Pork with Aussie flavour
A distinctively Australian pork flavour profile is being developed by Queensland researchers using oil from native macadamia nuts. The oil is fed to the pigs, which results in a unique flavour due to the oil increasing the level of oleic acid in the fat composition of the meat.
Professor Eugeni Roura and his team at the Queensland Alliance for Agriculture and Food Innovation (QAAFI) have provided a proof of concept, creating a preferred flavour signature recognised by consumer sensory tests.
The initial concept for the Australian project was based on the Spanish Iberico pork, which comes from the Western territories of the Iberian Peninsula.
Iberian pigs — a breed found only in this region — forage extensively on acorns, which are high in oleic acid. Earlier research at QAAFI had linked the quality and taste of Iberico pork to higher levels of oleic acid in the intramuscular fat. The oleic acid is provided by the acorns.
“We don’t have acorns in Australia, but we do have other potential sources of oleic acid such as macadamia nuts, which have a similar level of oleic acid,” Professor Roura said.
Dr Marta Navarro, a Postdoctoral fellow at the QAAFI’s Centre for Nutrition and Food Sciences, developed the feeding trial with Queensland producer SunPork. A selected group of animals were fed a typical global diet, including corn, soybean and corn oil. Other groups were fed diets with varying proportions of more distinctive Australian ingredients such as sorghum and lupins, as well as macadamia oil.
Professor Roura said carcase testing showed that the macadamia oil in the diet had increased the oleic oil levels — the monounsaturated fats — in the intramuscular and subcutaneous fat of the pork meat, reducing the proportion of polyunsaturated fats.
The monounsaturated-to-polyunsaturated fat ratio increased from as low as 0.4:1 in pork produced from a standard diet to as high as 3.2:1 from a modified diet. This, Professor Roura said, has proved to be the key contributor to an improved flavour profile in the meat. In a preliminary test, QAAFI sensory scientist Dr Heather Smyth and her team of expert panellists defined the main descriptors that were used in the final consumer test.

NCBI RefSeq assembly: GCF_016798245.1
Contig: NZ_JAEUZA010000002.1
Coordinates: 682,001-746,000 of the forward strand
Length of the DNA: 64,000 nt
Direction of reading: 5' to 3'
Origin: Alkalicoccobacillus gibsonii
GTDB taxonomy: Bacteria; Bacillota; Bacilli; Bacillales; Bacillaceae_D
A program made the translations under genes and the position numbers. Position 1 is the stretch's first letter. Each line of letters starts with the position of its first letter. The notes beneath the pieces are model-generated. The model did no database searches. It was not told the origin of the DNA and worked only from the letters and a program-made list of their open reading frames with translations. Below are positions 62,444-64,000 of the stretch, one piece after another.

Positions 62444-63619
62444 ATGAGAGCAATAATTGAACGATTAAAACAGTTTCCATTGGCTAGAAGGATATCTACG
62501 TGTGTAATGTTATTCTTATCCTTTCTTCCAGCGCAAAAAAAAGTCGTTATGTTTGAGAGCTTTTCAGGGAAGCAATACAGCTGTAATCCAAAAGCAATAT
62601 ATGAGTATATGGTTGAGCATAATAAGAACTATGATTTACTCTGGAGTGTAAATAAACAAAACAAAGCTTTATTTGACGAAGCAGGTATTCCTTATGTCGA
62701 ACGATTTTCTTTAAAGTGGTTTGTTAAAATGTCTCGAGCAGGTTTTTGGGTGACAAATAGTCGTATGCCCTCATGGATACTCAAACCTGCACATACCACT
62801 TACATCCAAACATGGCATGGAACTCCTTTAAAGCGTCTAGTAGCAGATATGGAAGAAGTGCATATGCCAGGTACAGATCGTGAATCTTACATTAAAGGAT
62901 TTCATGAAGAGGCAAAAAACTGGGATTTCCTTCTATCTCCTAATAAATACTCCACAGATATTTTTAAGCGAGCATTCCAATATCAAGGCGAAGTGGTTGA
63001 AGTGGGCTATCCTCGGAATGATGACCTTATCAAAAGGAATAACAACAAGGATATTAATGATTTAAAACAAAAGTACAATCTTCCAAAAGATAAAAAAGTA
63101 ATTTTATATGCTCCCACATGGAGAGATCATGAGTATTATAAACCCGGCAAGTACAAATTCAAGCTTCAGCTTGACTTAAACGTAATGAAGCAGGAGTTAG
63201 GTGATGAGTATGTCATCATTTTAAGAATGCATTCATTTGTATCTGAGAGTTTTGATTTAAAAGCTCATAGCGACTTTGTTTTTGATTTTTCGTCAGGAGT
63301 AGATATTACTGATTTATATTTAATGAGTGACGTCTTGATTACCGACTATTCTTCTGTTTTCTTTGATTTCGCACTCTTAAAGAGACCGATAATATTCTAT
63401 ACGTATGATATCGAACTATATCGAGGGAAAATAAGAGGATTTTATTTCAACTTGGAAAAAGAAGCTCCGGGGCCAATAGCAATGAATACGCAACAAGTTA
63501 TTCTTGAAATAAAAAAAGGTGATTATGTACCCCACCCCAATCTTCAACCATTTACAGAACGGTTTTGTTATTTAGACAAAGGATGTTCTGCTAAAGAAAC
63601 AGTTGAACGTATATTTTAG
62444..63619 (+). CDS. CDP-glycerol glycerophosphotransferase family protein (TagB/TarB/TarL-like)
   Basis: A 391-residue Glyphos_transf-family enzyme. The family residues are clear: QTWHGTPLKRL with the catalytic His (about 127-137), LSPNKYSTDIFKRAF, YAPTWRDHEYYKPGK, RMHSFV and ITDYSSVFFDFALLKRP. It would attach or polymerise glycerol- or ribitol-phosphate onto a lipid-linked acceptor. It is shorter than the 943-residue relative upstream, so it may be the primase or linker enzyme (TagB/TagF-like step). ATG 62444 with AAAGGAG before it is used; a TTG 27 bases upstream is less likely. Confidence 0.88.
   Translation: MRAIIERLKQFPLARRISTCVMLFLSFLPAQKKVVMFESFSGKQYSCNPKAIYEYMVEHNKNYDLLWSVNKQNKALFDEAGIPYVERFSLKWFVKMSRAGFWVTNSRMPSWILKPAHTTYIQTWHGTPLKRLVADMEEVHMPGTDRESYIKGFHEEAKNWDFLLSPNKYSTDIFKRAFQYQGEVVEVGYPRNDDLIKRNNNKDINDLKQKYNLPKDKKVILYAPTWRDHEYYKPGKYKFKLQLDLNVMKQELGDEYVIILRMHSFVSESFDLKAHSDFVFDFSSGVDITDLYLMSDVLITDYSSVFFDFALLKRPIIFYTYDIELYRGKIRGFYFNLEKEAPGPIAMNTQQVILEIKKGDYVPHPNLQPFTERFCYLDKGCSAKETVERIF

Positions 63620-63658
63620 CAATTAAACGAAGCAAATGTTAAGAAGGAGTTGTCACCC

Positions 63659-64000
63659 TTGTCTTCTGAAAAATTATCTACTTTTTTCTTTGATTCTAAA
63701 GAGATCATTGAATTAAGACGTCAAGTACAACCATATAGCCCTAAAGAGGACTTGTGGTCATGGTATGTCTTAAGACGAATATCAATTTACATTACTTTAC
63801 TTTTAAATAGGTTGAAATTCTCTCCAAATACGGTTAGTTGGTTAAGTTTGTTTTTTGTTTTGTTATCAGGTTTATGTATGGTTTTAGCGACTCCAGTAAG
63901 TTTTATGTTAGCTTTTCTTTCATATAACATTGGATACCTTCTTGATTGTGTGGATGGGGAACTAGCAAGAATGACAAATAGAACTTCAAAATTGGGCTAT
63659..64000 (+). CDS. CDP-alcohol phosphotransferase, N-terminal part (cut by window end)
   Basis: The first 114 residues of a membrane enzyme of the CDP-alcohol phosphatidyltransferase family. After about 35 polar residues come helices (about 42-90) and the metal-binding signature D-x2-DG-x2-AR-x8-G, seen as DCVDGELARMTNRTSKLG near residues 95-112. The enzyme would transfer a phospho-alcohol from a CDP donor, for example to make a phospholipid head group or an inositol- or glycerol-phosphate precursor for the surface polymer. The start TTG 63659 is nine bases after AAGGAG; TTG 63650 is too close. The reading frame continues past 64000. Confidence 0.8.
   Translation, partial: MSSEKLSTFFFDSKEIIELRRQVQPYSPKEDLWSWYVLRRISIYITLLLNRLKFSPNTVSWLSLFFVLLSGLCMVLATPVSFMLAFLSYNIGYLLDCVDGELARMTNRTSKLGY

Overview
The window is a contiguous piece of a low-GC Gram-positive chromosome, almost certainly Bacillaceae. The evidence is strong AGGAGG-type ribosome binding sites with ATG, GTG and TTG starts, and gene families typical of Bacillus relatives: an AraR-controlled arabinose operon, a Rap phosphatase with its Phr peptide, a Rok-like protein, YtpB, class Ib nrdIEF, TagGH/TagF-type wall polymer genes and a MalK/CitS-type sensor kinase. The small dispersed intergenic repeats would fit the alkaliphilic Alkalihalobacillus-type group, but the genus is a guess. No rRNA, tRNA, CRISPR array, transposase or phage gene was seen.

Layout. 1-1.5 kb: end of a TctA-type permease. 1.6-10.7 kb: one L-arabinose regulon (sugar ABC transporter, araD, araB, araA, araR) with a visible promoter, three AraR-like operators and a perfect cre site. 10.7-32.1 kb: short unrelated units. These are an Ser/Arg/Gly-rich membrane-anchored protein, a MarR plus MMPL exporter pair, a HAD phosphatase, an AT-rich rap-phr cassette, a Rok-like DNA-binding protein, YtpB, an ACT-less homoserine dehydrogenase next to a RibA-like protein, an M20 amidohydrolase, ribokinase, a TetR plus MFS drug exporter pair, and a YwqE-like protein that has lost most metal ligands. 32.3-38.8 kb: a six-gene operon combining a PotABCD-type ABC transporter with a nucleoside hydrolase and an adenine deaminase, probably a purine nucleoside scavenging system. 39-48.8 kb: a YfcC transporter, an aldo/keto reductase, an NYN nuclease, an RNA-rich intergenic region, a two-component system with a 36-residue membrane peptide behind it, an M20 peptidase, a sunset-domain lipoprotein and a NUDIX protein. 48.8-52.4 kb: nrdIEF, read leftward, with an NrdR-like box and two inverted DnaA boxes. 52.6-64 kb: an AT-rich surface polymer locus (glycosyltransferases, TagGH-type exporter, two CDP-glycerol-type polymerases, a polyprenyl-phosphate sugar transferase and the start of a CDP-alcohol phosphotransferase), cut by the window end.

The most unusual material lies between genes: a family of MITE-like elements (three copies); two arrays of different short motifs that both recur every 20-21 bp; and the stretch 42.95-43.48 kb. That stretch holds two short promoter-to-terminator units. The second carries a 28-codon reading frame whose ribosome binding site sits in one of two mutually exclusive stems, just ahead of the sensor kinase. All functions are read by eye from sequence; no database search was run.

In a final stage and under the guidance of Dr Navarro, the pork flavour was tested using a consumer panel with 80 participants, half of whom were long-time Australian residents, and the other half were of Chinese ethnic origin.
The roasted pork loins from pigs fed macadamia oil had higher caramelised notes and an overall improved pork flavour pleasantness particularly for the Chinese cohort of the consumer panel. Both groups reported more favourable responses to the high-oleic pork.
Professor Roura said that the research identifies an opportunity for Australian pork producers to develop a unique premium product that could potentially target both Chinese and domestic markets.
“We have successfully provided proof of concept for the creation of a distinctive Australian flavour through changes to animal diets,” he said. However, additional research will need to assess alternative oleic acid-rich feed ingredients available to local producers aimed at minimising costs.
The research was funded by the Australian Pork Limited and supported by The University of Queensland and the Queensland Department of Agriculture and Fisheries.
It is part of a larger body of work at QAAFI’s Centre for Nutrition and Food Sciences, and its Uniquely Australian Foods initiative focused on identifying Australian provenance characteristics to help local producers create a range of value-added food products.
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